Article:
The Roth IRA is a powerful retirement savings tool. The combination of tax-free growth and tax-free withdrawals, combined with the ability to wait indefinitely before being forced to take a minimum required distribution, can be a powerful wealth generator to those in higher tax brackets in retirement and with long time horizons. There is, however, a catch: You must have earned income during the tax year to contribute to the Roth IRA.
Roth IRA Eligibility
If you are single or a head of household, or you lived apart from your spouse all year and you file separately, you must have a modified adjusted gross income of less than $120,000 to contribute, as of publication. If you are married,your income must be less than $177,000. If you are married and file separately, but lived with your spouse during the year, you must have earned less than $10,000. However, you cannot contribute more than your earned income during the year.
Earned income consists of earnings from wages, commissions and other compensation. It does not include pension or investment income. Generally, you must have earned taxable income during the year. However, uniformed service members earning tax-free income while deployed in a combat zone are exempt from this rule and may contribute to a Roth IRA. If all you have during the year is pension and investment income, you may not contribute to a Roth IRA.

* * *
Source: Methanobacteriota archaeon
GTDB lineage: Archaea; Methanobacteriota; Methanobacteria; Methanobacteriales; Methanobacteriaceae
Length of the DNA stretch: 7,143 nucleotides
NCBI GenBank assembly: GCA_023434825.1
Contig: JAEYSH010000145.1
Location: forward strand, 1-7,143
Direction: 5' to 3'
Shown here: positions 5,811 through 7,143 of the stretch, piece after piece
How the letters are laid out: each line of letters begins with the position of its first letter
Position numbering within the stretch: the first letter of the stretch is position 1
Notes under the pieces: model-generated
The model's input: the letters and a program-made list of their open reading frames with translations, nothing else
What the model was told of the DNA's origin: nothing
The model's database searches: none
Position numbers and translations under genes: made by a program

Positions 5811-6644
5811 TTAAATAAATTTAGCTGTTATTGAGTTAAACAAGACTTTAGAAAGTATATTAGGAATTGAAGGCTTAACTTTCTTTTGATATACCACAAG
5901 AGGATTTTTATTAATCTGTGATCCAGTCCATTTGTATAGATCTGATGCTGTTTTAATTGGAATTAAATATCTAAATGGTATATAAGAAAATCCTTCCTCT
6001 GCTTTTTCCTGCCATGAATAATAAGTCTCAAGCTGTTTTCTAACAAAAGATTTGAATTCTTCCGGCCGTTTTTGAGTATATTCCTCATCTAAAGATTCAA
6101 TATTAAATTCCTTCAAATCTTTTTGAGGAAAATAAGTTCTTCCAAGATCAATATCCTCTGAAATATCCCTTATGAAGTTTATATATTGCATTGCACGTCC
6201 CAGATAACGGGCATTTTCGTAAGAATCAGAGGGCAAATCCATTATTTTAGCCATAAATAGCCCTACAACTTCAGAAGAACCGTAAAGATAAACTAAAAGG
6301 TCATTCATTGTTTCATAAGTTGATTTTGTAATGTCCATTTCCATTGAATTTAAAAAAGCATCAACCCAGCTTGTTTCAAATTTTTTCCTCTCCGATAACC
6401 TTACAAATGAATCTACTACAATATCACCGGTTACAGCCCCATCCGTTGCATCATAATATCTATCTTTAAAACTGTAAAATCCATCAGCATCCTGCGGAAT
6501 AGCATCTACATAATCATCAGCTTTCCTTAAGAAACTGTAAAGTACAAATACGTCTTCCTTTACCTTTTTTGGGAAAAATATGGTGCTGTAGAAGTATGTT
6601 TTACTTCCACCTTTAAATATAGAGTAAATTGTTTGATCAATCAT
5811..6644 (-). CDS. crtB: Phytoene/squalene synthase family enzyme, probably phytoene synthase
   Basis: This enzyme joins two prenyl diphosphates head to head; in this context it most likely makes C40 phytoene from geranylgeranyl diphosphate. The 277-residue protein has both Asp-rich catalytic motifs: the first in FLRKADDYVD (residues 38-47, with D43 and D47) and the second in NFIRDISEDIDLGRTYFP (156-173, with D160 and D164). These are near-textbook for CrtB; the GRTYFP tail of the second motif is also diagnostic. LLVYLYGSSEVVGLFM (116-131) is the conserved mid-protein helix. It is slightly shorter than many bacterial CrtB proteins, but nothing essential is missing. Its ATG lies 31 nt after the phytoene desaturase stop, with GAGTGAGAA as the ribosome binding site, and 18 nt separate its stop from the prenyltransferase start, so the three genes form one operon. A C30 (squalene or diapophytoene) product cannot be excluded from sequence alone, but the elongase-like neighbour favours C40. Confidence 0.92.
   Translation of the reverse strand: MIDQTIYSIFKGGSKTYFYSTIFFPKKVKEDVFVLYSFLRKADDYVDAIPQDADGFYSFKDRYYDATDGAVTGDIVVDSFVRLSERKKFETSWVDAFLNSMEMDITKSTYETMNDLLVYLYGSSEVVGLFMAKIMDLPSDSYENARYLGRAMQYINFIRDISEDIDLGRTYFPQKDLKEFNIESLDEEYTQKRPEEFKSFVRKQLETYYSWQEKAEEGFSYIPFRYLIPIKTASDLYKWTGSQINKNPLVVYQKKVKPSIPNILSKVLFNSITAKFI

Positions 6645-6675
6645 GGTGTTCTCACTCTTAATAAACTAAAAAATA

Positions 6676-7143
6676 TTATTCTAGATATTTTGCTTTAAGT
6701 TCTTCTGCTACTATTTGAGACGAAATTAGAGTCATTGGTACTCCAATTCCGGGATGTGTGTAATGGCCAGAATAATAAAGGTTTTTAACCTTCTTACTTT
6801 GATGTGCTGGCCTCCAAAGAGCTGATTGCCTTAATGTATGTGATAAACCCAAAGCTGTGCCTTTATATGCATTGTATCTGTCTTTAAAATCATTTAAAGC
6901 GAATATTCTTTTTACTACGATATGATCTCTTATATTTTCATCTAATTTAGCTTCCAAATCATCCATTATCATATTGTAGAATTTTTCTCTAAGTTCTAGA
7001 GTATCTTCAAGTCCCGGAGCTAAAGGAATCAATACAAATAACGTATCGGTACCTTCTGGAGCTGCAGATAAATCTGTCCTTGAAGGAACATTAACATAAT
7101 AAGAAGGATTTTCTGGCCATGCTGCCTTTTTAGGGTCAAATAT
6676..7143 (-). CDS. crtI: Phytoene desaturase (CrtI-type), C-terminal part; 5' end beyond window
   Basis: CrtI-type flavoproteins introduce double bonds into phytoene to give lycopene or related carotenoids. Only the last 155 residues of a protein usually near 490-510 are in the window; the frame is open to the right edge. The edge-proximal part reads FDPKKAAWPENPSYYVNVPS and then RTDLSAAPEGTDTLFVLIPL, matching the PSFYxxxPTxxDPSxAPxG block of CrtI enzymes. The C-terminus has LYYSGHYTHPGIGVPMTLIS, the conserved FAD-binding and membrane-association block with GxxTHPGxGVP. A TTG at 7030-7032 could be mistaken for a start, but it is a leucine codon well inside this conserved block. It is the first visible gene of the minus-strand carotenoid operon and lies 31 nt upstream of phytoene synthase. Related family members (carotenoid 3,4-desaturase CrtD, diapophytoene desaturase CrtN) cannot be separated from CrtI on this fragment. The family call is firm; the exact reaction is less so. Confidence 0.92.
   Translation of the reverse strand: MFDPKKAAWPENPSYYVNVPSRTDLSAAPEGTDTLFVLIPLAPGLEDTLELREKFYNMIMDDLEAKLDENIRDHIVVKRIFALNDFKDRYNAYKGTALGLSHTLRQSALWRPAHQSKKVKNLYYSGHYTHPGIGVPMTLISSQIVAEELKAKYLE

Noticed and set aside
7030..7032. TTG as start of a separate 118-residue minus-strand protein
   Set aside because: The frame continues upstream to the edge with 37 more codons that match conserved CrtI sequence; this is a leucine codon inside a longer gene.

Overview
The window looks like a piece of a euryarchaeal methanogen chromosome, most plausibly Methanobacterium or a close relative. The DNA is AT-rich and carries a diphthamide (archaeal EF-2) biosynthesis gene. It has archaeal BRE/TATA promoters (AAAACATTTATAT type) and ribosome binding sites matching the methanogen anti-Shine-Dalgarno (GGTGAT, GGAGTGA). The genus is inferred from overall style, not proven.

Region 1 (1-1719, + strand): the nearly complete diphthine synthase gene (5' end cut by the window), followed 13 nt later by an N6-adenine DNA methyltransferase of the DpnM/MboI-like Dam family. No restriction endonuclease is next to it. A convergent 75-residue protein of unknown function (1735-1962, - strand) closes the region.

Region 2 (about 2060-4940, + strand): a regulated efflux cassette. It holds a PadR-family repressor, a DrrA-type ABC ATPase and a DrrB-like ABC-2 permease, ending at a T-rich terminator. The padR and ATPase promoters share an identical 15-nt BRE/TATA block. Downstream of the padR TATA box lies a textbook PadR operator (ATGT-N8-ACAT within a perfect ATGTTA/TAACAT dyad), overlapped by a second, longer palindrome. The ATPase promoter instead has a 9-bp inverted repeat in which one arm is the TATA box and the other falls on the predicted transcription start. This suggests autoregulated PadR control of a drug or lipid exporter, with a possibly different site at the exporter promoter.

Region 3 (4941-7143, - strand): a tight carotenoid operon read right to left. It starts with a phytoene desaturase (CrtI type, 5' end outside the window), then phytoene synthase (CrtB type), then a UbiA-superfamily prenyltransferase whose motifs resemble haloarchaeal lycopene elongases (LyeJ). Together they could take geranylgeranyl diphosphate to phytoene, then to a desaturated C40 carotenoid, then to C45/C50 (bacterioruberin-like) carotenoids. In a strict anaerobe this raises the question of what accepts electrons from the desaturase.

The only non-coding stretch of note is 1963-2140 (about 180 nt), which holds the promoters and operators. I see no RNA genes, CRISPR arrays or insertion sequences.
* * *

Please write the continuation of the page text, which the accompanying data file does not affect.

A working person my make contributions to a Roth IRA on his spouse's behalf, provided he has enough earned income to cover the contribution. For example, if you have a married couple with one spouse working as a homemaker, and the other spouse is working and earning an income within the Roth IRA income limits, the working spouse may contribute up to $10,000 total during the year, or $5,000 each. If either partner is over age 50, that contribution limit is increased by $1,000 per partner over age 50.
If you have significant unearned income from investments, pensions or other nontaxable sources, you may consider purchasing or increasing funding of a permanent life insurance policy. Cash value built up in permanent life insurance policies is also tax deferred, and if the policy was structured properly, you can withdraw dividends tax-free, as well as borrow against the remainder of the cash surrender value, tax-free, in retirement. The net result is very similar to the tax treatment of Roth IRA plans.
Leslie McClintock has been writing professionally since 2001. She has been published in "Wealth and Retirement Planner," "Senior Market Advisor," "The Annuity Selling Guide," and many other outlets. A licensed life and health insurance agent, McClintock holds a B.A. from the University of Southern California.